Fans will remember him for his playing days and his infectious character.

“He’s very unassuming, a real character,” Matthews said.

“Underestimate him at your peril. He’s famed for saying things like he hates football, then goes out and terrorizes defenders!

“He really gives teams a platform to work off of with his hold-up play. His ability to stretch teams was probably a little bit of a rare breed in this day and age.

“I certainly can’t see him as a coach, but he could come and surprise me!”

Thomson would of course return to Weymouth in November 2022, but cruelly was injured by a nasty tackle 15 minutes into his second debut at Welling.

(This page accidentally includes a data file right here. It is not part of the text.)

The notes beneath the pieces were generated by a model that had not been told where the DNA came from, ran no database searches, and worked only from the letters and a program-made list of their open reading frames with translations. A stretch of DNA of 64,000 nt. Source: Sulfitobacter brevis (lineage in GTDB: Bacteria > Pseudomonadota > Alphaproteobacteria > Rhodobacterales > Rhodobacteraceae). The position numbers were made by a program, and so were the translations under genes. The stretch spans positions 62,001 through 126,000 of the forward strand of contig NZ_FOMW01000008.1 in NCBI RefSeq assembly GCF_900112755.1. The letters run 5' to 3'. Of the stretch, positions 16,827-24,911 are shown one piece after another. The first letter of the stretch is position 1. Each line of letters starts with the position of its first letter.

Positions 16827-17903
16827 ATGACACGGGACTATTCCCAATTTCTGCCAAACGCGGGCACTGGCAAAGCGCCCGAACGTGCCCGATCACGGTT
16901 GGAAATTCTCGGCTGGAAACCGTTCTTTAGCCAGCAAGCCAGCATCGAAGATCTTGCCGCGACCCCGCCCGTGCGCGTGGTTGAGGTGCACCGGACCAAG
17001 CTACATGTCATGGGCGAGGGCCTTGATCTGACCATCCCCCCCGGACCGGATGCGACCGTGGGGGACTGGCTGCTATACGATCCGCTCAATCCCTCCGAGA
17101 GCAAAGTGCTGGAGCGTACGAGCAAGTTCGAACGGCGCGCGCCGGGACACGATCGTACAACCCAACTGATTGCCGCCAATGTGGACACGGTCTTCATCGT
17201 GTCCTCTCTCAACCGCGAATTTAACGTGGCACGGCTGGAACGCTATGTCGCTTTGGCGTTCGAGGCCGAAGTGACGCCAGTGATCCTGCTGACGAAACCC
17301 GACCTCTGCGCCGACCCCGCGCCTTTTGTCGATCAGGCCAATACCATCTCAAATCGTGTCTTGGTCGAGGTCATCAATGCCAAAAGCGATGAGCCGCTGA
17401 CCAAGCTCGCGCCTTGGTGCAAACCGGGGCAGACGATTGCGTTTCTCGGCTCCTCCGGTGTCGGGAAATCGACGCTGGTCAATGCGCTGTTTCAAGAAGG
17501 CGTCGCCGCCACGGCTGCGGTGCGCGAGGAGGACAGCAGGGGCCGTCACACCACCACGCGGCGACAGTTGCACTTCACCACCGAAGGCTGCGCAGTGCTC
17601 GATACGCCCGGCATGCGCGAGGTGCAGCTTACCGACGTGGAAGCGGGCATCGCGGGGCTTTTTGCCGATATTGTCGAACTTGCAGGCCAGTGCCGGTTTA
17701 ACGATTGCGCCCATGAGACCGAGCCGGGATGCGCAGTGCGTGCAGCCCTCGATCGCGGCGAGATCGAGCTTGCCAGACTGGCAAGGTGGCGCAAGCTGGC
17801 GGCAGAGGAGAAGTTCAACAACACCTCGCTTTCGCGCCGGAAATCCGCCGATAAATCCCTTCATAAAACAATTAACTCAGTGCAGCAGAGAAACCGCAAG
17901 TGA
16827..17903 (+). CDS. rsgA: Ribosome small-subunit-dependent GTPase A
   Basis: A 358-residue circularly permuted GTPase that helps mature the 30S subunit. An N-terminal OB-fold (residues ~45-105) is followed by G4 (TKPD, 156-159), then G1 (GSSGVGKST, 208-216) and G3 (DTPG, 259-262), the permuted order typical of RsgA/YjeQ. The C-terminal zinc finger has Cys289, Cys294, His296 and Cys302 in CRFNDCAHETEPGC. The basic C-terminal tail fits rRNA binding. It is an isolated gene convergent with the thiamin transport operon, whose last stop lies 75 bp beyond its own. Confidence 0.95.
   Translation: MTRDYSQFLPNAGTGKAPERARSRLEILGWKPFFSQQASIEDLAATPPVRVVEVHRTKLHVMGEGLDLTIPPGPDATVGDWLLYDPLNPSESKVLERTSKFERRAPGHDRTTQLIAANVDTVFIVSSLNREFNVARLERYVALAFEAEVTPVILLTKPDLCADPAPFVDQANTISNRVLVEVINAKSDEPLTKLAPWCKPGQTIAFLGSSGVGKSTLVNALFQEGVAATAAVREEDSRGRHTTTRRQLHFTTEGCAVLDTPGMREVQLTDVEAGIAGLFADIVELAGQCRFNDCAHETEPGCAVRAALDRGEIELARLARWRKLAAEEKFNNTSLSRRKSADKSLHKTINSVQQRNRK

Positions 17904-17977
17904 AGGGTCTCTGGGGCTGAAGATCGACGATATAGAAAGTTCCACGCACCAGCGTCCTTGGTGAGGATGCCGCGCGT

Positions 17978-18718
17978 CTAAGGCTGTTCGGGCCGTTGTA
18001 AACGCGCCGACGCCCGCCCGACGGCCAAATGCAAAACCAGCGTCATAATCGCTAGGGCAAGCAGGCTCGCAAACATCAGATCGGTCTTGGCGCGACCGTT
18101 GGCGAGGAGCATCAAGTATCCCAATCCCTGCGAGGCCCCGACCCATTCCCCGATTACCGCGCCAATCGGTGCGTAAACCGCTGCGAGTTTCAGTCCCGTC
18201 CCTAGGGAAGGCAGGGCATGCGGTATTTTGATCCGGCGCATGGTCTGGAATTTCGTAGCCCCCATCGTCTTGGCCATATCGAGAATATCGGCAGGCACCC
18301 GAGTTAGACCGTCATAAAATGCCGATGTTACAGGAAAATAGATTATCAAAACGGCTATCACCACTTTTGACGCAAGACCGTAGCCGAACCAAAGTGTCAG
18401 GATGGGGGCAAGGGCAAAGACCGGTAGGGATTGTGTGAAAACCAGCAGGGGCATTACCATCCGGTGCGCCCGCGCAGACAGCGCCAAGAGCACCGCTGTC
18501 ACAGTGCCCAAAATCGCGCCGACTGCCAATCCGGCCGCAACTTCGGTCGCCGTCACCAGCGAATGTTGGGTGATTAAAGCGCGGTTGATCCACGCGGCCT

Injuries would plague the remainder of his time at Weymouth and, in January 2024, he called time on his celebrated career.

But the final word belongs to Molesley who, when Thomson left Weymouth in 2022, said he would always have a “soft spot” for the forward.

The iconic ex-Terras boss said: “They say you shouldn’t have favourites, but it was hard not to have one with Thommo.

“He always played down his ability and his love of football, in an unassuming manner to say the least!

“He has a dry sense of humour off the pitch and was a lion on it, someone who I have the utmost respect for and someone I was proud to have managed.”

So, there you have it. The story of how Ben Thomson came to sign for Weymouth and the success that followed.

Thomson began football as a winger, transformed himself into a striker and hangs his boots up as a Weymouth legend.